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Colour of the sky from space

  1. Feb 3, 2016 #1
    suppose there is an astronaut sitting in a space station orbiting Earth, what colour would the sky appear to him?
    Same as us? Why or why not?
    Thanks!
     
  2. jcsd
  3. Feb 3, 2016 #2

    Simon Bridge

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    Did you try finding a photo taken from "space" (there are many online) and looking for yourself?

    Also: it would help to be more precise in your terms. What is "sky"? It's usually defined as the apparent dome you see when you are on or close to the ground, so what would "sky" mean when you are not close to the ground?
    i.e. aircraft are often said to be "in the sky" ... so is the sky downwards and to the sides as well as up?
    Spacecraft are above the sky - so is the sky down towards the Earth? If the spacecraft were exactly half way between earth and Mars ... where is the sky?
     
  4. Feb 3, 2016 #3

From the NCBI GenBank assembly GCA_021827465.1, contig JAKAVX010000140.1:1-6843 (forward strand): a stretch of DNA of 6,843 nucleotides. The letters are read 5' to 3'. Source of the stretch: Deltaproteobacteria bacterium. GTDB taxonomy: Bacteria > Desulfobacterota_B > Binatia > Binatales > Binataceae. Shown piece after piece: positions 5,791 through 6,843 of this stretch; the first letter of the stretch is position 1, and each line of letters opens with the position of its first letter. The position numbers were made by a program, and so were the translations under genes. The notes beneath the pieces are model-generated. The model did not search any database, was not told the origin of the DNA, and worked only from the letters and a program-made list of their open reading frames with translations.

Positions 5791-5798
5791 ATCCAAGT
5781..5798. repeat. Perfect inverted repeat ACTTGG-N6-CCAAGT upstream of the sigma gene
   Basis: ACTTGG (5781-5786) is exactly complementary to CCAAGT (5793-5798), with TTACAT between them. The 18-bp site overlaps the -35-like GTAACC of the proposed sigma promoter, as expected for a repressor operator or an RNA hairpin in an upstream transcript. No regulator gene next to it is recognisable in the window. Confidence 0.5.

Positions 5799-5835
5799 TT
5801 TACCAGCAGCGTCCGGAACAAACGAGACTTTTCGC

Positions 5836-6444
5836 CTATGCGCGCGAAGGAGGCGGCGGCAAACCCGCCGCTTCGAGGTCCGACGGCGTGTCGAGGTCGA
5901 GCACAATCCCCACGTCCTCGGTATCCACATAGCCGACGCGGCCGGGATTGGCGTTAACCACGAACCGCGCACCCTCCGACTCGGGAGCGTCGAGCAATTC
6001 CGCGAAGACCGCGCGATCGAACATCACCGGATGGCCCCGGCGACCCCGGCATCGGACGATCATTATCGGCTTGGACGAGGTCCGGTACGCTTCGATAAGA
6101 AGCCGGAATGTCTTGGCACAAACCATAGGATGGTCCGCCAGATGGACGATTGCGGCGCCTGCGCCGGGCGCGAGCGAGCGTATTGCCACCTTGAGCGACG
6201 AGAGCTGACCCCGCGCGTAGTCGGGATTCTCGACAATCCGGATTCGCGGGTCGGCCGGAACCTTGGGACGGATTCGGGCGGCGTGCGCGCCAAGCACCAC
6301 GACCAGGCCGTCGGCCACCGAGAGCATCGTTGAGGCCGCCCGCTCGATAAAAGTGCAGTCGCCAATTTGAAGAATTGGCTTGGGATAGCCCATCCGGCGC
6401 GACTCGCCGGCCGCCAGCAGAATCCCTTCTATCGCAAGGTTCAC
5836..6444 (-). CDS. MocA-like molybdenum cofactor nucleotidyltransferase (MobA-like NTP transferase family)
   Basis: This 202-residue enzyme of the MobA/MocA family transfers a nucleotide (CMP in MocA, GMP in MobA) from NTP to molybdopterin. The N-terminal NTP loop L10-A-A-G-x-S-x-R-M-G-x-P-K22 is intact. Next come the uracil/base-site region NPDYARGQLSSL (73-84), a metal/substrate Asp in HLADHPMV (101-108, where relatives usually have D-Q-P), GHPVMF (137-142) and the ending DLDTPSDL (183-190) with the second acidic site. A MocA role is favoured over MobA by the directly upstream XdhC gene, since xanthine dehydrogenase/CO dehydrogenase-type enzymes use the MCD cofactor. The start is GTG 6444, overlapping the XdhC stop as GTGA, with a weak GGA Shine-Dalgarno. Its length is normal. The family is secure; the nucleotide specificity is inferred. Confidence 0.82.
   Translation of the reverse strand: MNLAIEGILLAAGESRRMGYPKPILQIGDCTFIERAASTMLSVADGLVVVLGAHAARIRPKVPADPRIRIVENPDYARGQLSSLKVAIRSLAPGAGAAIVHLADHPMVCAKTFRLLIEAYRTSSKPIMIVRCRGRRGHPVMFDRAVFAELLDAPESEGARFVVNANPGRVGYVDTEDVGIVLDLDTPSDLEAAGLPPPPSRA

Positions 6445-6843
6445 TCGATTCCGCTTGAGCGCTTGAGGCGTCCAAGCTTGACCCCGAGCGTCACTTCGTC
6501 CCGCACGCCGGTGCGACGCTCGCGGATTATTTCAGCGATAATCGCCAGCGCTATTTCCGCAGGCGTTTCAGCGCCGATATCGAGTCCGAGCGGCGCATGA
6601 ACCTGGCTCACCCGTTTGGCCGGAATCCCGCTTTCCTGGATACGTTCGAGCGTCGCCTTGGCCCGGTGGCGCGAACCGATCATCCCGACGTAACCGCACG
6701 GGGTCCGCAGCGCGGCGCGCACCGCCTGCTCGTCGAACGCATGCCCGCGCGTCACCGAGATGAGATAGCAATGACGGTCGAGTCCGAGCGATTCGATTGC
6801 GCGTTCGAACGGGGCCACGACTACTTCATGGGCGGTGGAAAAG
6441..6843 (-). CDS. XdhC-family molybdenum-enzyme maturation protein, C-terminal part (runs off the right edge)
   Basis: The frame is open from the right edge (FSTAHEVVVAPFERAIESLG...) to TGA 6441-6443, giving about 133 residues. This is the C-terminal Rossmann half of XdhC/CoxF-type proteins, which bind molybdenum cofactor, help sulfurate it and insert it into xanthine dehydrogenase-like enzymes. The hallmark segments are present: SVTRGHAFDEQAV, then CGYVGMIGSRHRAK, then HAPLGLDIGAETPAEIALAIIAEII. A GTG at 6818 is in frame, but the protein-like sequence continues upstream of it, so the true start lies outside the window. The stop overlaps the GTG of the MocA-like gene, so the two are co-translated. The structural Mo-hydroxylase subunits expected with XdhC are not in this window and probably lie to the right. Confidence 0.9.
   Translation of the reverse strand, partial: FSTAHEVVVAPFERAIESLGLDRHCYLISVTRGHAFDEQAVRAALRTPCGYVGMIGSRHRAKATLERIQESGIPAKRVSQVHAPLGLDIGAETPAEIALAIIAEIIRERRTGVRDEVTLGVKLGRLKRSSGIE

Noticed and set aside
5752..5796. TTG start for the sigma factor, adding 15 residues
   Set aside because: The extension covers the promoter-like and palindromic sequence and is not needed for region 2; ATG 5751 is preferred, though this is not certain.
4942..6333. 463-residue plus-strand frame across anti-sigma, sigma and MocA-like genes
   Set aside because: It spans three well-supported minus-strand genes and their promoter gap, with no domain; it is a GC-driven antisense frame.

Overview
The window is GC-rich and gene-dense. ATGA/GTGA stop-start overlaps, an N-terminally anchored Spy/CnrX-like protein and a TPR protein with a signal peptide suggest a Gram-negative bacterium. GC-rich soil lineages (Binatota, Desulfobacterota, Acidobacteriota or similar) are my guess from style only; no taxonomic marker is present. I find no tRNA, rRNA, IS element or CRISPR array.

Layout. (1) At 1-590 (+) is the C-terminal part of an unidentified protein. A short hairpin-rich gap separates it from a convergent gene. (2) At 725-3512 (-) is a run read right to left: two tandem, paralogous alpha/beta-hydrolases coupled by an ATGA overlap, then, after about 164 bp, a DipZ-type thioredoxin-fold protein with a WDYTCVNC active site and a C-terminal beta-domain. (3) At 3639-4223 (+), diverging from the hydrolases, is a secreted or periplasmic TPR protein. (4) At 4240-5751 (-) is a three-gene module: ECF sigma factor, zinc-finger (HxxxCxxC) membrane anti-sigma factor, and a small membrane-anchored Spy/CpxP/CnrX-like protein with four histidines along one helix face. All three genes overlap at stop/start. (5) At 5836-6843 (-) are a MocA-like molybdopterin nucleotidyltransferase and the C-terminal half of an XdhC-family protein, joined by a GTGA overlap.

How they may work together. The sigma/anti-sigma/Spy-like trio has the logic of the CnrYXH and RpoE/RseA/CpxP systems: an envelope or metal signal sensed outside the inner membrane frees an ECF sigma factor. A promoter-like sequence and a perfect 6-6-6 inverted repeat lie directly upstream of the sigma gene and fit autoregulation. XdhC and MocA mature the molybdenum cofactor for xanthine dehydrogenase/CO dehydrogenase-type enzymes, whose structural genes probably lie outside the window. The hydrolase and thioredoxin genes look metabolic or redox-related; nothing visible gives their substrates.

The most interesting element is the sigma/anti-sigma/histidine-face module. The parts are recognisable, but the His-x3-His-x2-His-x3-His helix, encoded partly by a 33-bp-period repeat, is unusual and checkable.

Yes I've looked for myself
    Rayleigh scattering..is that all to it? Even when one sees it from 'space'.
     
  5. Feb 3, 2016 #4

    russ_watters

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    1. Google will provide you with pictures.
    2. How is it that you can even see the sky at all -- and why would that reason be different in space?
     
  6. Feb 3, 2016 #5

    sophiecentaur

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    The 'colour' of the sky irom Earth is very pale (desaturated). Looking down through it to the more saturated colours on the ground and all you might expect is that it would give everything a very slighy blue cast. There would be a reddish ring around parts of the outside (corresponding to a sunset sky), I suspect but, again very diluted by the reflected Earth light or direct sunlight.
     
  7. Feb 3, 2016 #6
    And since air is only blue when Rayleigh scattering makes it so, you'll only see this blue cast when you're correctly lined up with the sun.
     
  8. Feb 3, 2016 #7

    russ_watters

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    You can Google for pictures of Earth from orbit. The main difference/issue is that when you look up, the sky is against the blank/black canvas of space, but when you look down, the earth itself is the backdrop. So you need to look at pictures focusing on the horizon, where the earth doesn't provide most of the color.

    And there is also a contrast issue when looking down: the earth is brighter than the shy, making it hard to see the sky.
     
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